where only one αj=α for exactly one value of j such that 2≦j≦4 and equal to zero otherwise. The precoding vector vk complies with the W1W2 product form where W1 can correspond to wideband PMI and W2 can correspond to subband PMI.

Alternatively, the precoding vector obtained by linear extension can be decomposed as:

v k = I W 1 1 ( 1 + α 2 ) 1 / 2 [ W i ( 1 ) , W i ( 2 ) , W i ( 3 ) , W i ( 4 ) ] [ 1 a 2 a 3 a 4 ] W 2 = W 1 W 2
such that W1=I.

There are two alternatives for selecting α.

Alternative 1: Fixed α

The optimal value for α can be determined based on system simulations. For example, a value of α=0.8 can be used.

Alternative 2: Variable α

For this alternative, larger codebooks must be considered. For example, the codebook can be expanded by increasing the alphabet for α from the single value of 0.8 to a set of values such as αε{-0.8, 0.8}. In general, if the size of the allowed alphabet for α is K, the size of the codebook is given by 16·(1+3K), and the number of candidate precoders that must be evaluated by the UE is 16+3K.

Rank-2 Codebook (First Embodiment)

In one embodiment, the existing rank-2 codebook in Table 2 for four Tx antennas is specified in the column for υ=2 layers of Table 2. The codebook consists of a total of sixteen 4×2 matrices. For rank-2 transmissions, the size of this codebook is expanded from 16 to 48 in the following manner.

To begin, the 16 rank-2 codebooks from Table 2 are included. The following three 4×4 permutation matrices can then be defined. The first of these permutation matrices P1 is the identity matrix. The second permutation matrix P2 exchanges the second and third columns and is given by:

P 2 = [ 1 0 0 0 0 0 1 0 0 1 0 0 0 0 0 1 ] .

The third permutation matrix P3 exchanges the second and fourth columns and is given by

P 3 = [ 1 0 0 0 0 0 0 1 0 0 1 0 0 1 0 0 ] .

Wi,2 can denote the rank-2 precoding matrix corresponding to the codebook index i in Table 2. With the above permutation matrices, the Release-8 rank-2 codebook in Table 2 can be expressed as

W i , 2 = W i · P m ( i ) [ 1 0 0 1 0 0 0 0 ] · 1 2 i = { 0 , 1 , , 15 } ,
where the unitary matrix Wn is Wn=I−2unun H/un Hun where I is the 4×4 identity matrix and the vector un is given by Table 2, and m (0 is given in Table 4:

i= m(i) 0 3 1 1 2 1 3 1 4 3 5 3 6 2 7 2 8 1 9 3 10 2 11 2 12 1 13 2 14 2 15 1

The codebook from 16 to 48 can be extended by defining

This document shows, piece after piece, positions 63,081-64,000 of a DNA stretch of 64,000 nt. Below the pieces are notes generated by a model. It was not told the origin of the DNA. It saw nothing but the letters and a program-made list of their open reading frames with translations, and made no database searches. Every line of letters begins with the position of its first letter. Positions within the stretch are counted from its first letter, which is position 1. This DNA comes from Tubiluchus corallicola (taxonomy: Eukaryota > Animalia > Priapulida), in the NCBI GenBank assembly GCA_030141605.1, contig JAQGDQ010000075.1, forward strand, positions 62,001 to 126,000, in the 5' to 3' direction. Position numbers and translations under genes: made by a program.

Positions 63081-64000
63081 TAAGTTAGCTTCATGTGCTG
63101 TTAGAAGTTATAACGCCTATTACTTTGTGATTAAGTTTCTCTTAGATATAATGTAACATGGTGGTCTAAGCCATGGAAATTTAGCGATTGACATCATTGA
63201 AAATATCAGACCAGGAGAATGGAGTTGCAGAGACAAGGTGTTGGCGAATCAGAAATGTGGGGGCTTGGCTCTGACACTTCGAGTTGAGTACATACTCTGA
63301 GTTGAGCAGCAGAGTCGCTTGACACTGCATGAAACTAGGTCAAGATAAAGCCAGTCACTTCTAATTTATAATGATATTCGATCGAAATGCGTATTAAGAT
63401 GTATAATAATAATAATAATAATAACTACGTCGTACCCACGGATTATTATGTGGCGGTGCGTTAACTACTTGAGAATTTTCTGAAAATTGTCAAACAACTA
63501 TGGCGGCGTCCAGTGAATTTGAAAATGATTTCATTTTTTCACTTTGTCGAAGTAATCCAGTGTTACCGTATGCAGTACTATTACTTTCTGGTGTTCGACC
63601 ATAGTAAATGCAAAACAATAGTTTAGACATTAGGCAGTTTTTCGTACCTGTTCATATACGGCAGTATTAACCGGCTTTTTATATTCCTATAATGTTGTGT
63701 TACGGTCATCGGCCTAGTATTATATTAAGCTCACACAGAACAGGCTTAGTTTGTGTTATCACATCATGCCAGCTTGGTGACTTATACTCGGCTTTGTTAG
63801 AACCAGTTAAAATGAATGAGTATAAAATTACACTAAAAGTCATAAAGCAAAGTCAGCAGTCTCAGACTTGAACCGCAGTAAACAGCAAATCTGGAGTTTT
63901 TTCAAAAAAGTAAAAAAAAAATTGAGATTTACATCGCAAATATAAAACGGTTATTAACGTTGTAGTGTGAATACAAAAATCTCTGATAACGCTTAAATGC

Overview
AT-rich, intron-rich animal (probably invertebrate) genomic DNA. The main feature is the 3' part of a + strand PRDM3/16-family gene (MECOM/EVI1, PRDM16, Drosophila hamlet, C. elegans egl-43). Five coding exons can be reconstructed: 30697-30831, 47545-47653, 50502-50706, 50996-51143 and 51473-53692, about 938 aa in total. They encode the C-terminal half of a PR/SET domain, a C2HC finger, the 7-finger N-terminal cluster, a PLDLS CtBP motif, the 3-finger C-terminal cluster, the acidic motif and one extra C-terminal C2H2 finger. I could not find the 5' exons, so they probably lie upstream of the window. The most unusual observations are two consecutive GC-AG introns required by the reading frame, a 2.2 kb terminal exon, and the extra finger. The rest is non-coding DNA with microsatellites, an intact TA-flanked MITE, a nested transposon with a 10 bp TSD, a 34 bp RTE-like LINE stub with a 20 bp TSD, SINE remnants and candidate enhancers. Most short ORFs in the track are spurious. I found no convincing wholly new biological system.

W i , 2 = W mod ( i , 16 ) · P m ( mod ( i , 16 ) · [ 1 0 0 1 α 0 0 α ] · 1 2 ( 1 + α 2 ) i = { 16 , 17 , , 31 } and W i , 2 = W mod ( i , 16 ) · P m ( mod ( i , 16 ) · [ 1 0 0 1 0 α α 0 ] · 1 2 ( 1 + α 2 ) i = { 32 , 17 , , 47 }

In the enhanced codebook, the triplet (Wi′,2, Wi′+16,2, Wi′+32,2) where i′=0, 2, . . . , 15 corresponds to the original codebook and its linear extensions (e.g., (W0,2, W16,2, W32,2) is one triplet where W16,2 and W32,2 are linear extensions of W0,2).

Similar to the rank-1 case, the UE can first choose the best Release 8 precoder within the existing set of 16 rank-2 precoders Wi,2=, i={0, 1, . . . , 15}, and then can determine if this best Release 8 precoder (with codebook index i) can be improved by linear combinations with the unused column vectors (scaled by α) of Wi. With this method, the UE may only need to evaluate a total of 18 rank-2 candidate precoders which includes first selecting a precoder from the set of 16 existing Release 8 rank-2 precoders Wi,2=, i={0, 1, . . . , 15}, and then selecting from two linear combination rank-2 precoders that depend on the selected Wi,2.

Rank-2 Codebook (Second Embodiment)

In another embodiment, the existing rank-2 codebook for four Tx antennas is specified in the column for υ=2 layers of Table 2. The codebook consists of a total of sixteen 4×2 matrices. For rank-2 transmissions, the size of the codebook is expanded from 16 to 48 in the following manner. Each of the rank 2 codebooks in Table 2 can be represented in the following manner:

W i , 2 = W i · [ β 1 , 1 i β 1 , 2 i β 2 , 1 i β 1 , 2 i β 3 , 1 i β 1 , 2 i β 4 , 1 i β 1 , 2 i ] · 1 2 i = { 0 , 1 , , 15 } ,
where Wi,2 denotes the rank two precoding matrix corresponding to codebook index i in Table 2, and the vectors β•,1 i and β•,2 i also depend on the codebook index i. The unitary matrix Wn is Wn=I−2unun H/un Hun where I is the 4×4 identity matrix and the vector un is given by Table 2. The vectors β•,1 i and β•,2 i for all i are defined in the Table 5 below.